A recent study of Canadian workers by Toronto research group Responsible Cannabis Use (RCU) found one in three believed they had carte-blanche to use medical cannabis on the job, provided they’d disclosed that they are a licensed patient.
One in four managers believed they had zero duty to accommodate medical cannabis use by staff, and 73% of managers believed a company can impose drug-testing on employees so long as the CEO says it’s ok.
All of them are wrong.
Cannabis in the workplace is a complex issue—employers now complain governments didn’t do enough to educate them ahead of legalization.
Workers and managers alike are poorly informed about laws on cannabis in the workplace (which vary from province to province, but are roughly uniform). Few know, for example, that only workers in safety-sensitive positions may be subjected to drug testing.
Even in “inherently dangerous” workplaces, the Supreme Court of Canada has determined employers may only conduct drug testing when there’s reason to believe an employee is impaired on the job, has been in a recent accident, or has returned from substance abuse treatment.
Nobody has the right to work while impaired by a prescription substance (cannabis or otherwise) or by a recreational drug like alcohol that limits their ability to do their job safely.
Non-safety-sensitive employees generally do not need to disclose use of any prescription drug (including medical cannabis) unless the prescribed drug presents the possibility of impairing the person at work. Even at that point, employers have a duty to accommodate use of authorized medical cannabis—”up to the point of undue hardship.” Recent legal decisions have proven experts aren’t quite sure yet how to measure “undue hardship.”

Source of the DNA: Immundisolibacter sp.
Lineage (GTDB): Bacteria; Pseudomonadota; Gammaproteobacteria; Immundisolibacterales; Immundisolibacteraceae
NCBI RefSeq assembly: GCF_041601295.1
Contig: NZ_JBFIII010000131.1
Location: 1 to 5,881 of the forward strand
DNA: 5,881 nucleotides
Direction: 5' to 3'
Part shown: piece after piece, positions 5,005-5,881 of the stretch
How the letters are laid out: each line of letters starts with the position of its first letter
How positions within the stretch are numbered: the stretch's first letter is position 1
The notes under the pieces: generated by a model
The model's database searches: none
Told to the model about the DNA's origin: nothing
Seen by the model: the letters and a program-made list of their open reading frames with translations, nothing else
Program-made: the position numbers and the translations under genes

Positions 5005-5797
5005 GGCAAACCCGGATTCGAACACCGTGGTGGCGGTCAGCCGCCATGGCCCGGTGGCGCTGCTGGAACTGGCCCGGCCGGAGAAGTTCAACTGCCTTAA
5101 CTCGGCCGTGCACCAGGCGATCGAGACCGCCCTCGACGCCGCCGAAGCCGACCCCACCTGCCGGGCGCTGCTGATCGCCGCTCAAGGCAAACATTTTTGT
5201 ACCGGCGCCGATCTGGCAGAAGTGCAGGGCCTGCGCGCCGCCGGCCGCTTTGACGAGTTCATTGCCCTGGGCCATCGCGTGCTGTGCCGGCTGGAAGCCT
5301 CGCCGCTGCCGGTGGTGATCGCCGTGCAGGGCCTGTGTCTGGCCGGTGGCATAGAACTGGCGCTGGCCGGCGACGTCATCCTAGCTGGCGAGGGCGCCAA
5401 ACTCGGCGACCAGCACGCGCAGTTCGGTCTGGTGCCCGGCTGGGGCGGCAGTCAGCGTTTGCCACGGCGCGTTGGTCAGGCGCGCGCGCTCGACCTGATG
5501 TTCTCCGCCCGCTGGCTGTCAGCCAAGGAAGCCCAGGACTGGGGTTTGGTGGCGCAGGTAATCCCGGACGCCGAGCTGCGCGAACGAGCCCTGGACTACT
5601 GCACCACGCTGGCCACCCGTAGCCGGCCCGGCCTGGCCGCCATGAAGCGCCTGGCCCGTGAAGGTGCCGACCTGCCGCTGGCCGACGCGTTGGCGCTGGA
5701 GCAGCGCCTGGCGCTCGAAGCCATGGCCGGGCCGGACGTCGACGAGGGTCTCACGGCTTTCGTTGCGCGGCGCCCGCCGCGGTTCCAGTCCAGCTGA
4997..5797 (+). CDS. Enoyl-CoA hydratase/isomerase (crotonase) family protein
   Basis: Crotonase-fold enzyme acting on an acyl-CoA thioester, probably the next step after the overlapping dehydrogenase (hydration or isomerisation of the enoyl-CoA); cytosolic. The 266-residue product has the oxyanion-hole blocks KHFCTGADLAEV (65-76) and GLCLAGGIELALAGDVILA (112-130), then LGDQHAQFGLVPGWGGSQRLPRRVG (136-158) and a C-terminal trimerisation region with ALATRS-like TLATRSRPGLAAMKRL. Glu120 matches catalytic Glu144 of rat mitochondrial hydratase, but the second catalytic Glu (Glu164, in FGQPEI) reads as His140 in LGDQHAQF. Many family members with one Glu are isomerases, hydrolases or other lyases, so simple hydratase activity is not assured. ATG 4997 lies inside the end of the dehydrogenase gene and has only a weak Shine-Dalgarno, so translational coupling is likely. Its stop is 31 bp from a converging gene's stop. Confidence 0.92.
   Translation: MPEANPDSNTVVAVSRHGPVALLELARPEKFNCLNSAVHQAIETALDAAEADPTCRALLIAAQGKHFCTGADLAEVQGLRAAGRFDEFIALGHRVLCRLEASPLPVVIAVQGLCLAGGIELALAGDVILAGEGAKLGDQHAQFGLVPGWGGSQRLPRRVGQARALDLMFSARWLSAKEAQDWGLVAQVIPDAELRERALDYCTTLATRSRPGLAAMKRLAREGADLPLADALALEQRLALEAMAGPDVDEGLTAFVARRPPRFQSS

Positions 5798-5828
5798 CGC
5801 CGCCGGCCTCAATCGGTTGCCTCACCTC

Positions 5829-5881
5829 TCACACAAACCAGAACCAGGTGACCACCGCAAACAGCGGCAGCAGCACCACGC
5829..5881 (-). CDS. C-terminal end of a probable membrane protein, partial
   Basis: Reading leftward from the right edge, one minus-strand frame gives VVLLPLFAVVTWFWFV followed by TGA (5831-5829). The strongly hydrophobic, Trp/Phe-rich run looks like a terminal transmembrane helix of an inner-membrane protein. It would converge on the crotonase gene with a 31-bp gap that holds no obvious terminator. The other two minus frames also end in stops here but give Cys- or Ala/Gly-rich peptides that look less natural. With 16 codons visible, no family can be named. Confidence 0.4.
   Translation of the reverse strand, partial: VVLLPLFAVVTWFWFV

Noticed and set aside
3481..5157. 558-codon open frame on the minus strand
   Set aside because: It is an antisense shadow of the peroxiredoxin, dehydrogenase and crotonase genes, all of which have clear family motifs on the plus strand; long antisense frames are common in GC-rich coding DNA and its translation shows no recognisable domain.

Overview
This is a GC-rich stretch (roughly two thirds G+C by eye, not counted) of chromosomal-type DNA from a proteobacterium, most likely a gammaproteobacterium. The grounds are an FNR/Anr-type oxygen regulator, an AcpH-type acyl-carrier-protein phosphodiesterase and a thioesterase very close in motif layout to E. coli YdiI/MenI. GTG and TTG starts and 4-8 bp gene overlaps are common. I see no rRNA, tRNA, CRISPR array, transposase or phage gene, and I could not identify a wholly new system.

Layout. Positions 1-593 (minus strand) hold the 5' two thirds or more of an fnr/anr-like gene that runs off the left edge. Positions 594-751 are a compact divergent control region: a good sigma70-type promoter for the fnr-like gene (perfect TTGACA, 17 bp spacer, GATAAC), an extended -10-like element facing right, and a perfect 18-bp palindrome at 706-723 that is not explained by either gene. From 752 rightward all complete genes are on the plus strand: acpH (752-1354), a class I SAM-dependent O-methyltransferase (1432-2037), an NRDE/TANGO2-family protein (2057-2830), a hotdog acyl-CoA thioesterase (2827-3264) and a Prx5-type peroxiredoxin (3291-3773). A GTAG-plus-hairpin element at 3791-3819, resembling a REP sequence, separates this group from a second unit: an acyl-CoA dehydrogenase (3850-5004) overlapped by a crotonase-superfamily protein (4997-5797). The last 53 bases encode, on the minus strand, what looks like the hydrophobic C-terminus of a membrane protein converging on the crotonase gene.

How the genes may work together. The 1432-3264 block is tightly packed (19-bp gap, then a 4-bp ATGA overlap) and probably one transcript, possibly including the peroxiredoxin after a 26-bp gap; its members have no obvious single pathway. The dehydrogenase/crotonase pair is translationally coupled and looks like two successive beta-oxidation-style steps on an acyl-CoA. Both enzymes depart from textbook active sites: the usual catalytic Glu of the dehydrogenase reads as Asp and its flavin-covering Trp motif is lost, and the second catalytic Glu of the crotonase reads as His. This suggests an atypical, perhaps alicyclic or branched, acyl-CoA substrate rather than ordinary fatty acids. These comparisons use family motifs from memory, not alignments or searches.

The Supreme Court of Newfoundland and Labrador supported an arbitrator’s decision that it was an undue hardship for a construction company to be forced to hire an employee to a safety sensitive position, knowing he was a medical cannabis user who consumed cannabis nightly.
The Court agreed the effects of THC may contribute to continued cognitive impairment that might present safety risks as much as 24 hours after consumption.
In a recent case in Vancouver, on the other hand, an arbitrator found Vancouver transit authority TransLink breached the rights of an employee who admitted occasionally using recreational cannabis when they subjected him to a year of twice-monthly randomized drug testing and forced counselling, despite the company’s own doctor confirming the worker did not have a cannabis use disorder.
TransLink company policy does not forbid cannabis use outside of work hours, demanding only that employees arrive fit for work.
In a 52-page decision, arbitrator Arne Peltz wrote TransLink’s drug testing was “grossly excessive and unnecessarily invasive,” and concluded the company doctor “either misunderstood or misstated the science on cannabis use and impairment.”
Aware of how few employers and workers are aware of their rights and obligations with regard to cannabis in the workplace—and how many still don’t have written guidelines regarding cannabis—RCU offers a free workplace cannabis policy template with which employers may begin drafting a policy.